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Northern Parula Warbler, GRP.

Another look, GRP.

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Blue-headed Vireo, GRP, (Donna).

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Warbling Vireo, GRP.

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White-eyed Vireo, GRP, (Donna).

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Yellow Warbler, GRP, (Donna).

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Blue-winged Warbler, DP, (Donna).

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Black and White Warbler, GRP, (Donna).

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Yellow-throated Warbler, GRP.

Take 2, GRP, (Donna).

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White-crowned Sparrow, GRP.

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White-throated Sparrow, GRP, (Donna).

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Magnolia Warbler, GRP.

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Prothonotary Warbler, GRP, (Donna).

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Scarlet Tanager, DP.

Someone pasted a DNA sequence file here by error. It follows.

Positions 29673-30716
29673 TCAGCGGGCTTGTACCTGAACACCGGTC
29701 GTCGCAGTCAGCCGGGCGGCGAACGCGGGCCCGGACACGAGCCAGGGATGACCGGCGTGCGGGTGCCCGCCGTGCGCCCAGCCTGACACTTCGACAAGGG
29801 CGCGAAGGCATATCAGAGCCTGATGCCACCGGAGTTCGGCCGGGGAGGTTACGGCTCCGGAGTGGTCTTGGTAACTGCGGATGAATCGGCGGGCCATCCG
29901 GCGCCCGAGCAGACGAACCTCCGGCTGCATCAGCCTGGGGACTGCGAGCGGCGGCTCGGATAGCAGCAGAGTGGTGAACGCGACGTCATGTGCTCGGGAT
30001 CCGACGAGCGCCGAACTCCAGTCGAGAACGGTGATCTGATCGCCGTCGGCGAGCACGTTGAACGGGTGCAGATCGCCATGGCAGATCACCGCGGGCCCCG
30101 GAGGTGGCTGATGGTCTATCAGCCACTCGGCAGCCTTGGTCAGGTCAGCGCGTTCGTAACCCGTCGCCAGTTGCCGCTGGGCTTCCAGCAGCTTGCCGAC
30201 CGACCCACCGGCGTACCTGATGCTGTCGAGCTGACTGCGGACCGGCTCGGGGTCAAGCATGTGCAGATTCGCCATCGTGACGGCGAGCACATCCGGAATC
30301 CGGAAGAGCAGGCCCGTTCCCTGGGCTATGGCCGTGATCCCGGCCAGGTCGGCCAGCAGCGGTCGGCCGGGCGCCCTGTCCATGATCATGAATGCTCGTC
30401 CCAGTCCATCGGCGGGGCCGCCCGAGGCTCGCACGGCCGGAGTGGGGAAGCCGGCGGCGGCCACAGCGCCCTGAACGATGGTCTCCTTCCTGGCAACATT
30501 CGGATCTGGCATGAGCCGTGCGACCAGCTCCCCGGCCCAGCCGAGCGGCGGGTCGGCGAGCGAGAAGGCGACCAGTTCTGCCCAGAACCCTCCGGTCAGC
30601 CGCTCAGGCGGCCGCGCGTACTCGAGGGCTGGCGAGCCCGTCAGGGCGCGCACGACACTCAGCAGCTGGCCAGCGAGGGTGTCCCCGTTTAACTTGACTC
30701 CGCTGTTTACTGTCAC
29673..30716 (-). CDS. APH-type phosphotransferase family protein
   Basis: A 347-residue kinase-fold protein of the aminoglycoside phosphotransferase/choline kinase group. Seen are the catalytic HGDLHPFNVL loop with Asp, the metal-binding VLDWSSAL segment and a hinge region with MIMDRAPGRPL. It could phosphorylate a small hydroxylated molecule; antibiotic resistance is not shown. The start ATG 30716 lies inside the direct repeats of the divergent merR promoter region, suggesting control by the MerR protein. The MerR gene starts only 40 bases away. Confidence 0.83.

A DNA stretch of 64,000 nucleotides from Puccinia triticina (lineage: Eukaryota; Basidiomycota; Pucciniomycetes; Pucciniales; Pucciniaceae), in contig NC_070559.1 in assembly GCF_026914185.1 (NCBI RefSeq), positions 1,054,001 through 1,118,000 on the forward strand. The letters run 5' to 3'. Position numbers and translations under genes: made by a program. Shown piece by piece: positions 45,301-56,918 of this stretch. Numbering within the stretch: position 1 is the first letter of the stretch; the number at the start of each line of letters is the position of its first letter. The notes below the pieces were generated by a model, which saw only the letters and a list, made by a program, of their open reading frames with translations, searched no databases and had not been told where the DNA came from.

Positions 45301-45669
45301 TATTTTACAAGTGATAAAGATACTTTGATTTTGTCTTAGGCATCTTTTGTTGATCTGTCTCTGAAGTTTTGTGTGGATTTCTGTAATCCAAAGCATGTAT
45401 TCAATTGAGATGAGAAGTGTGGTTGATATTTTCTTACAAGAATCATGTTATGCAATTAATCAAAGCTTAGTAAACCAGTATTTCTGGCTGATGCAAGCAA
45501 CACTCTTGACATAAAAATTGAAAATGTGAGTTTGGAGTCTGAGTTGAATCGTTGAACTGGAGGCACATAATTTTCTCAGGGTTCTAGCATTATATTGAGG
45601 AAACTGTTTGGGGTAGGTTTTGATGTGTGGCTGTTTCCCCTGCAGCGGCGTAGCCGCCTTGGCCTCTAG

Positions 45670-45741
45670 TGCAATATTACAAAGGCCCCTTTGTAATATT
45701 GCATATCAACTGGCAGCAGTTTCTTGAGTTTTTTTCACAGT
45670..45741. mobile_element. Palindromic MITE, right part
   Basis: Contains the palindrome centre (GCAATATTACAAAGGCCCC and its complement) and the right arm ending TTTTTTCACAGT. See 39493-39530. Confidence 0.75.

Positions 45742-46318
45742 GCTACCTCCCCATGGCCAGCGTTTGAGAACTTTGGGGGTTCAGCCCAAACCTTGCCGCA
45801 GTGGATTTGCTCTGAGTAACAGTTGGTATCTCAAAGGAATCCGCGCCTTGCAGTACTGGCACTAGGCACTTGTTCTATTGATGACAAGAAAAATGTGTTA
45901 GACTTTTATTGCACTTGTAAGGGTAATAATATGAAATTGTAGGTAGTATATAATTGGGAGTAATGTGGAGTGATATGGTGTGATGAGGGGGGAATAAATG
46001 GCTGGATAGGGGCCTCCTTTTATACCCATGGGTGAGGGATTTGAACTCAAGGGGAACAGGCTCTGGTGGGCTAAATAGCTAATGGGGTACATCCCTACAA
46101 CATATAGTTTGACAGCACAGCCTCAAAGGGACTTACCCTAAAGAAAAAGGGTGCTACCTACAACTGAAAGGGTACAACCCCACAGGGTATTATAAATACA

Take 2, DP.

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Yellow-rumped Warbler, GRP.

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The Great-crested Flycatcher nest in the park, GRP.

Northern- Flickers also nest in the park, GRP.

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Tufted Titmouse are a year round resident, GRP, (Donna).

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As are Downy Woodpeckers, GRP, (Donna)

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House Wren, GRP, (Donna).

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Catbirds are also a summer long resident, GRP.

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Male Rose-breasted Grosbeak, DP, (Donna).

Female, GRP, (Donna).

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Mallard family, GRP, (Donna).

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We hope that this post finds you in good health and that in this season of new life and rebirth, you find your celebration.

Chipmunk

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Thanks for stopping by.

Birds Being Birds

Early migrating spring warblers and other birds are moving through the area. With that in mind we’ve spent a fair amount of time in recent days looking into bushes and up into trees. Yellow-rumps have been found almost everywhere, but for yellow-throated warblers we had to look into the very top of tall sycamore trees making a good picture a challenge. Along with early warblers, many Ruby-crowned Kinglets were seen with males often displaying their ruby crown.

As if to throw out the welcome mat, spring wildflowers, including Large-flowered trillium compliment the beauty of migrating birds.